When was the last time you looked properly at your tyres to see if they were in good condition and set to the right pressures? Many modern cars are fitted with tyre pressure warning systems, lulling us into a sense of security that all is well, when actually something could be wrong with the tyre. So, let's look at some of the routine checks you need to make, and what to do if something isn't quite right.
Your car's tyres are the only point of contact between your car and the road. This means that they're one of the most essential components fitted to your car, and yet also one of the components that needs to be renewed most frequently. Tyres put up with a lot of stress, including potholes and poor road surfaces. Your tyres only have 8-9mm of tread when they're brand new, and this wears away over time as you drive. Legally you must have at least 1.6mm of tread across the middle three quarters of the tyre, otherwise you'll either fail your MOT, or risk a penalty if you're stopped by the police. In fact, tyre grip and performance drops sharply below 3mm, so it's worth renewing your tyres at this point, to improve your safety.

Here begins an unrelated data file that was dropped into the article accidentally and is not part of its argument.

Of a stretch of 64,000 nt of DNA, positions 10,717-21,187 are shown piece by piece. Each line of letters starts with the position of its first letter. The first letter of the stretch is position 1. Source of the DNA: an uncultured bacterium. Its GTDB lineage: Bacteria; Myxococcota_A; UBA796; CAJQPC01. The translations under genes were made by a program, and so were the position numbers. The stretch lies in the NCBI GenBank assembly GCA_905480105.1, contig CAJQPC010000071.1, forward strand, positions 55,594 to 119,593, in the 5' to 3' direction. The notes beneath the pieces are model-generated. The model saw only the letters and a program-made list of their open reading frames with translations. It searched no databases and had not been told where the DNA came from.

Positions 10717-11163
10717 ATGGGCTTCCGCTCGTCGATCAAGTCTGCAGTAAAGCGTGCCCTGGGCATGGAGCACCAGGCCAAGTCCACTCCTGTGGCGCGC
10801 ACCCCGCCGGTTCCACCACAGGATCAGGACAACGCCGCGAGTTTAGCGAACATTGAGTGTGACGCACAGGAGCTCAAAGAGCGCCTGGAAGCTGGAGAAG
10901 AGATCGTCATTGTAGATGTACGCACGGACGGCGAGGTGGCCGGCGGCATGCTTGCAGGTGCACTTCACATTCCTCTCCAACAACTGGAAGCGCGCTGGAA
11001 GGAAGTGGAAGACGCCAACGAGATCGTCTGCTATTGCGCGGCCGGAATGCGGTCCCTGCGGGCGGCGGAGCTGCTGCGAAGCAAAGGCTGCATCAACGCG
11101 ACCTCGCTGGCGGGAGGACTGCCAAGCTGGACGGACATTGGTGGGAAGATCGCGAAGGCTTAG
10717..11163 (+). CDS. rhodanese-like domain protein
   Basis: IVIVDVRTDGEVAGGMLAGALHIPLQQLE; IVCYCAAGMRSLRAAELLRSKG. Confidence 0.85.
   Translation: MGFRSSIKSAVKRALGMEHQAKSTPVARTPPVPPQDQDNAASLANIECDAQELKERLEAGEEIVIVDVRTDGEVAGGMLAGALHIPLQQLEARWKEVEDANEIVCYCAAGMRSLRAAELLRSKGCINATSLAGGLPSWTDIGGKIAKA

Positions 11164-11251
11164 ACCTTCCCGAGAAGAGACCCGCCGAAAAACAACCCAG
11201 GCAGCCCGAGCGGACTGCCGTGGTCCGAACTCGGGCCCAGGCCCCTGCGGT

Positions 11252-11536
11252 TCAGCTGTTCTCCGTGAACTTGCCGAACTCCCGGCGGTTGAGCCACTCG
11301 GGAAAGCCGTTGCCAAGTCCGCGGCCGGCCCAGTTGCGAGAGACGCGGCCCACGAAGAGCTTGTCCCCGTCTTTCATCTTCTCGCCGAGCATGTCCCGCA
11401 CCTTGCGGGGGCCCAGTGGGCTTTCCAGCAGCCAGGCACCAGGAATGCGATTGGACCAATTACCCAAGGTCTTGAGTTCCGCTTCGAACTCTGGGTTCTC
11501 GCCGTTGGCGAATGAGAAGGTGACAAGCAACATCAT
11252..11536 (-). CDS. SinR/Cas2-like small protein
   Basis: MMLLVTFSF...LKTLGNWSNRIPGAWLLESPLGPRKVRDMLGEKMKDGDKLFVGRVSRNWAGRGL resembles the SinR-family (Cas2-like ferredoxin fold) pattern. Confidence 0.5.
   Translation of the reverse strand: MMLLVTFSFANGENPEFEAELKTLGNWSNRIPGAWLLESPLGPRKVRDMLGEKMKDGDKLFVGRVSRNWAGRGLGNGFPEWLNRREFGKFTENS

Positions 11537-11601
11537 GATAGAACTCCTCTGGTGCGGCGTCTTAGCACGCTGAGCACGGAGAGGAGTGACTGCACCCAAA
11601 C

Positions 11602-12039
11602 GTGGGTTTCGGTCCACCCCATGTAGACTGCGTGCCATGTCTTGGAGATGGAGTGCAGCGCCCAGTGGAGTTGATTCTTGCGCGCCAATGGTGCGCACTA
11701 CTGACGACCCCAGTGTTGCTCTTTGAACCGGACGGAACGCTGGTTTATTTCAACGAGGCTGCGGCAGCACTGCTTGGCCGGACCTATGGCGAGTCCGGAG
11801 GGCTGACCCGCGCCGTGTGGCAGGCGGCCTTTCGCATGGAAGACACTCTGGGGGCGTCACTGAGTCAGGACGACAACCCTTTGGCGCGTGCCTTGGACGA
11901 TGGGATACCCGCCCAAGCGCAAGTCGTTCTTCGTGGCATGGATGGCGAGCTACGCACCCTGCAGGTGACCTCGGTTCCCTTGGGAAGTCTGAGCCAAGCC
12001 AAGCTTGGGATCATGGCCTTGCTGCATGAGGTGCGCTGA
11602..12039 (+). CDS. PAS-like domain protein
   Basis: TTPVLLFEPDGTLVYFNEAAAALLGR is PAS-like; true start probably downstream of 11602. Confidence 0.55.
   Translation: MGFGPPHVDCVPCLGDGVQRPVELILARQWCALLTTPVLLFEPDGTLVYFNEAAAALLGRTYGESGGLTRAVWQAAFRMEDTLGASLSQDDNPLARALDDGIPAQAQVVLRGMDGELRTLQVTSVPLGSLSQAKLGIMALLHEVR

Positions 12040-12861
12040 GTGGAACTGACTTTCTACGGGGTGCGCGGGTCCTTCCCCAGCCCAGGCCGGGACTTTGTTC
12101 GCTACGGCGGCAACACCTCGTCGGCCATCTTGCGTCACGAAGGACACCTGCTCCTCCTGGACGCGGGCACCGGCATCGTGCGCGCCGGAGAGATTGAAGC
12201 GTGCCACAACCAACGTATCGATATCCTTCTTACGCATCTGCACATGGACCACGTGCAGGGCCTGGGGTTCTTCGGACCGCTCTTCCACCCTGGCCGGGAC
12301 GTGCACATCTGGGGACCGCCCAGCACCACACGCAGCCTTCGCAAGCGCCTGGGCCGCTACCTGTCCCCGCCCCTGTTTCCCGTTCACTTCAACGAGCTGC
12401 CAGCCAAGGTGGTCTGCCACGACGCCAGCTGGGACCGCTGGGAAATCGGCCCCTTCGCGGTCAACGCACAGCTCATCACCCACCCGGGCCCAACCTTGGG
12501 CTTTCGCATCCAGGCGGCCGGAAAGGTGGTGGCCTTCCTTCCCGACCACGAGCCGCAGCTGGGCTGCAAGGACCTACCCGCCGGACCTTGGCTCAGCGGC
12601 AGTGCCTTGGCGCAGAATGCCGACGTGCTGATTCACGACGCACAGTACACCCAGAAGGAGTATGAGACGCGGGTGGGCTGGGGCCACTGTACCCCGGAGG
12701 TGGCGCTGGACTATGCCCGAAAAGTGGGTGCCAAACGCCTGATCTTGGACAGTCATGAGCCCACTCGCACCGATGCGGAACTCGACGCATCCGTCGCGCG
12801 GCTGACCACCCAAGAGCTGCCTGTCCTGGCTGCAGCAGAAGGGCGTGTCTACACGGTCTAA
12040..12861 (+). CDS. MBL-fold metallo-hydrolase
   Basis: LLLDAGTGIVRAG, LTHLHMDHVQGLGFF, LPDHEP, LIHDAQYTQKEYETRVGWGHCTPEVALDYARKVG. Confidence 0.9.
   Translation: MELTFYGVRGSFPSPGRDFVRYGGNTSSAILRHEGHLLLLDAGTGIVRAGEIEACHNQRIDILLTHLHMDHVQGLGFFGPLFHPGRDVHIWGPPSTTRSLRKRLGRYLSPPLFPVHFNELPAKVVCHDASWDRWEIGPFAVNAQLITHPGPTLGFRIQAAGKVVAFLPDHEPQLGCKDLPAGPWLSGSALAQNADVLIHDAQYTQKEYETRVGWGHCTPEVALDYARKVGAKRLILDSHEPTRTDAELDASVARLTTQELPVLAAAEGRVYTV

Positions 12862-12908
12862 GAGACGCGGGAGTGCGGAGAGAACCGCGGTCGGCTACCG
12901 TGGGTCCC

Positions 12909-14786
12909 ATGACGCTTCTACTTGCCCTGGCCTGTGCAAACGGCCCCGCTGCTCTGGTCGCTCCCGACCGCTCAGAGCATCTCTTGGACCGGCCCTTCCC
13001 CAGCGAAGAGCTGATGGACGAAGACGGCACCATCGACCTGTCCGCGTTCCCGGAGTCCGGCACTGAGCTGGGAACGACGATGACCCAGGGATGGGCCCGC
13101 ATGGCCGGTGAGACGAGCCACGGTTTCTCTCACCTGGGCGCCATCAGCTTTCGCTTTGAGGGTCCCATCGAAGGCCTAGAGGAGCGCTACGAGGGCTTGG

The Highway Code says that drivers should check items such as tyres, lights, wipers and washer fluid before every single journey. Ideally, you should check your tread depth, tyre condition and pressures monthly at the very least. You'll need a tyre depth gauge, an air pump and a tyre pressure gauge, all of which are available at a small cost at car accessory stores.
Tyre issues can cause a number of problems, so it’s essential to keep on top of your tyre tread depth. If your tyres are underinflated, then your steering can become heavier, your handling less sharp and your car will use more fuel. If you overinflate your tyres, your car might start to drift and be harder to control. Any damage including punctures, bulges (sometimes known as "eggs") or serious wear could cause a rapid loss of pressure, known as a blow-out... which wouldn't be fun on the motorway. Low tread depths will have a major effect on your stopping distance, and also seriously reduce your road grip, and your tyres' ability to disperse water. When your tyres can't disperse water quickly enough, this can cause your car to lift from the surface from the road, known as aquaplaning.
Some issues can be easily rectified, such as your tyre pressures. If your tyre tread depth has worn below 3mm, give your local tyre fitter a call to book in. If your tyres are worn below 1.6mm, it will be illegal to drive, so change them early. If you spot any safety issues such as a nail in the tyre or a bulge in the sidewall, contact a tyre dealer as soon as possible for advice, and avoid driving the car until you've got advice on whether it's safe to drive.
Here at Thame Cars we offer a range of tyre services, including a free tyre check, so if you're not confident to make these checks yourself, we'll happily check them for you and let you know if you need to take any action. We offer tyre fitting as well as balancing and wheel alignment, you can be confident we'll take good care of you. Give us a call, visit our website, or pop in if you need help or advice.